365 - Industrial Tourism in Normandy
When you think about Normandy what comes to mind? Is it Normandy's stunning countryside, its cheese and cider, its long coastline or maybe its part in the history of invasions, albeit in two different directions nearly 900 years apart? Quite likely, but what about the industry of Normandy, have you ever thought about that? Over the centuries Normandy has had thriving industries and this history is preserved and explained in many industrial heritage museums and sites.
Industrial Tourism in Normandy
1. Musée d'imprimerie typographie (Printing and typography museum) - Condé-sur-Noireau
Condé-sur-Noireau and its surrounds has been a base for printing for over 60 years through the Corlet 360° Print Company. In the foyer of the printing house in Condé you will find a museum dedicated to the history of printing and typography. It's free to visit or you can choose a guided tour (in French) at just 2.50€ per person.
PerPhi, CC BY-SA 4.0 <https://creativecommons.org/licenses/by-sa/4.0>, via Wikimedia Commons
Normandy and especially Orne, the department to the south of us, has had a long history of mining and this is highlighted in various museums:
2. La Maison du Fer - Dompierre
Le Savoir et Le Fer is association that has been set up to safeguard and develop heritage related to the history of ironworks and mines in Normandy. It's museum in Dompierre (La Maison de Fer) explains history of the industry in Orne including how the iron ore formed and how it was mined from the Middle Ages up to the late 70's.
Image credit La Maison de Fer
3. Mine and Mill Museums - Le Molay-Littry
Situated between Bayeux and Saint Lô the commune of Le Molay-Littry has 2 museums: the Mine Museum and a Mill Museum at the Moulin de Marcy. The mine museum tells the visitor the history on coal mining in this part of Normandy and includes a reconstructed mine tunnel. At the Mill Museum you can immerse yourself the life of a miller. With its abundant rainfall and many rivers, mills have played an important roll in Normandy's history and you will see them in various states from functioning through to ruined relics along many of Normandy's fast flowing rivers.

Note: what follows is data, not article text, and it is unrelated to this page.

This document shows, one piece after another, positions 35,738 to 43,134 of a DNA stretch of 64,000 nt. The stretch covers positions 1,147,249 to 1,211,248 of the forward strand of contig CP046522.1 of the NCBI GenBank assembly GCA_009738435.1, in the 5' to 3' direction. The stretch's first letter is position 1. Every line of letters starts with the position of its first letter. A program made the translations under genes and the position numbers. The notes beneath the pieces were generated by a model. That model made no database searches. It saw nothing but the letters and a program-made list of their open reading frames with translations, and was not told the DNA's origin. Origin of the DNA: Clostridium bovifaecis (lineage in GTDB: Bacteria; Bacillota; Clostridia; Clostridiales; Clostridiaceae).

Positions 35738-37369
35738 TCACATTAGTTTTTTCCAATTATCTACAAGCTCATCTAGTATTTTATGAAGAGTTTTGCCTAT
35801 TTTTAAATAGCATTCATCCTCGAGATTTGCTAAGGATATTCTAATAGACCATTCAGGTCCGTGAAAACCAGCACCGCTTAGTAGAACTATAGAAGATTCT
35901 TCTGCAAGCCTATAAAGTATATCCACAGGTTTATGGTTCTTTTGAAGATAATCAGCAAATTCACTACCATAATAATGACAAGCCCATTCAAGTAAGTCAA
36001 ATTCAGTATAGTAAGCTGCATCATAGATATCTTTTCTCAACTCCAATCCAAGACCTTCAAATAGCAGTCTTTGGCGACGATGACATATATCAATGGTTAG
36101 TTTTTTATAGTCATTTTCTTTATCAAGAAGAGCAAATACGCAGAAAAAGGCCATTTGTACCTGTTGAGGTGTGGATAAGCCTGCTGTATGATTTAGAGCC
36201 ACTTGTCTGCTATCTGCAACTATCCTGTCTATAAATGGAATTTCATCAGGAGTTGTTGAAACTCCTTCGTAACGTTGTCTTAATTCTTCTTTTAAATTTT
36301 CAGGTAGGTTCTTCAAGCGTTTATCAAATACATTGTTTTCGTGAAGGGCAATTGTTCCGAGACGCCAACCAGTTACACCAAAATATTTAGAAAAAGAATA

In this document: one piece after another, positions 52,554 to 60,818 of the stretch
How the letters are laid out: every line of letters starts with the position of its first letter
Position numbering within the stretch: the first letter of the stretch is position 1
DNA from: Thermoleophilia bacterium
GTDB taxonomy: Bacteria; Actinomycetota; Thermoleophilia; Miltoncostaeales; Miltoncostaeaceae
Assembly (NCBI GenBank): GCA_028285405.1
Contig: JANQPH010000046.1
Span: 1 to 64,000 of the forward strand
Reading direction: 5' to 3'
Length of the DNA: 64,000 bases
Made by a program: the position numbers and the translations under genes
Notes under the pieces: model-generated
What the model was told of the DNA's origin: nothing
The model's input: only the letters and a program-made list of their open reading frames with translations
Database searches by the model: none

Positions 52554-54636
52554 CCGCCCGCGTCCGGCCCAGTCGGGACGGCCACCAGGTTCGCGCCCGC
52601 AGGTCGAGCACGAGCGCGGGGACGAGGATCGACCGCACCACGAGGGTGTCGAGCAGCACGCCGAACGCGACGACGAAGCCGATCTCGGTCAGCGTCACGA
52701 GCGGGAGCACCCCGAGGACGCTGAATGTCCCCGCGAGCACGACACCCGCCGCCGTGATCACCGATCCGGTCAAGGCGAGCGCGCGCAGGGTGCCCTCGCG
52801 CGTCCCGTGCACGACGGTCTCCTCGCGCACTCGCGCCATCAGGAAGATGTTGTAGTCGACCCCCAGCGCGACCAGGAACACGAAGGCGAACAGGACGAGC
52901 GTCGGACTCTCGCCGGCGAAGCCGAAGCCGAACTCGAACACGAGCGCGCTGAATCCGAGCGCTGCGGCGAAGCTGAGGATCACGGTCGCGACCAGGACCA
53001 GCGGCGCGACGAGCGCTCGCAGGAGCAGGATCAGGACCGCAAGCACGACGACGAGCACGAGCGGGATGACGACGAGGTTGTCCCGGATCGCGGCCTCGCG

A.BourgeoisP, CC BY-SA 4.0 <https://creativecommons.org/licenses/by-sa/4.0>, via Wikimedia Commons
4. Musée de la Mine - Saint-Germain-le-Vasson
Half an hour to the east of the gite is another mine museum at Saint-Germain-le-Vasson. Here you can discover the history of iron mining in Calvados through the stories and testimonies of former miners and passionate guides. The surrounding wooded countryside is also ideal for walking, a perfect escape from the claustrophobic life of a miner underground.
5. Parc des Forges de Varenne - Champsecret
With iron ore being mined in the region it is not surprising that a large smelting industry also grew in Normandy - Le parc des Forges de Varenne (The Park of the Iron Forge) in Champsecret is the site of an iron foundry that was active from the 16th to the 19th century. It used a combination of charcoal and hydraulic power to smelt the ore and remains one of the best preserved wood-fired foundries in Europe. On the site you'll find the blast furnace, refining foundries, a cutting shed, foundry-workers' cottages, coal and iron sheds and a chapel for the workers.
6. Dommaine de la Pommerie - Gonneville-sur-Honfleu
Moving away from mining, at a visit the Domaine de la Pommerie you will learn all about the distillation of Calvados. Here the old meets the new where the buildings are new, but constructed in the style of old Norman buildings and which house the most up to date techniques for storage and distillation of the drink that gives Calvados its name. Visits, which are free, include tasting sessions and there is a shop where you can buy your favourite drink.
7. Musée Indusrtial de la Corderie Vallois - Rouen
Rouen is Normandy's largest city and has a thriving industrial base today including companies specialising in pharmaceuticals, aeronautics, the food sector and environmental technology. It was its position on the River Seine and its good links to all parts of France and beyond that first helped the city grow. In the 16th century Rouen had a period of remarkable economic boom, thanks to the development of textile factories. The history of this textile trade, notably thread making, can be found in a visit to the Musée de la Corderie Vallois.
Image credit - Frédéric BISSON
Mining, distilling, textiles, printing - do you have connections with any of these industries? I have ancestors who were whisky distillers, but up on Islay in Scotland. There is also rumour that another branch of our family came from France but I have no idea if this is true or if so what work they did before they left. One day I hope my research will give me some answers and wouldn't it be wonderful if they came from Normandy and worked in one of the many industries here.
You can pin me for later ...